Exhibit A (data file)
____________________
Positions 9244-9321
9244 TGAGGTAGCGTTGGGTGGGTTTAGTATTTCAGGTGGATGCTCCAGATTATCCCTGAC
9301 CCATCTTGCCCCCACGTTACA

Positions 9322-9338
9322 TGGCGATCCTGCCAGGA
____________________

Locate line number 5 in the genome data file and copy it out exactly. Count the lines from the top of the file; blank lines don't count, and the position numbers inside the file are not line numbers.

9322 TGGCGATCCTGCCAGGA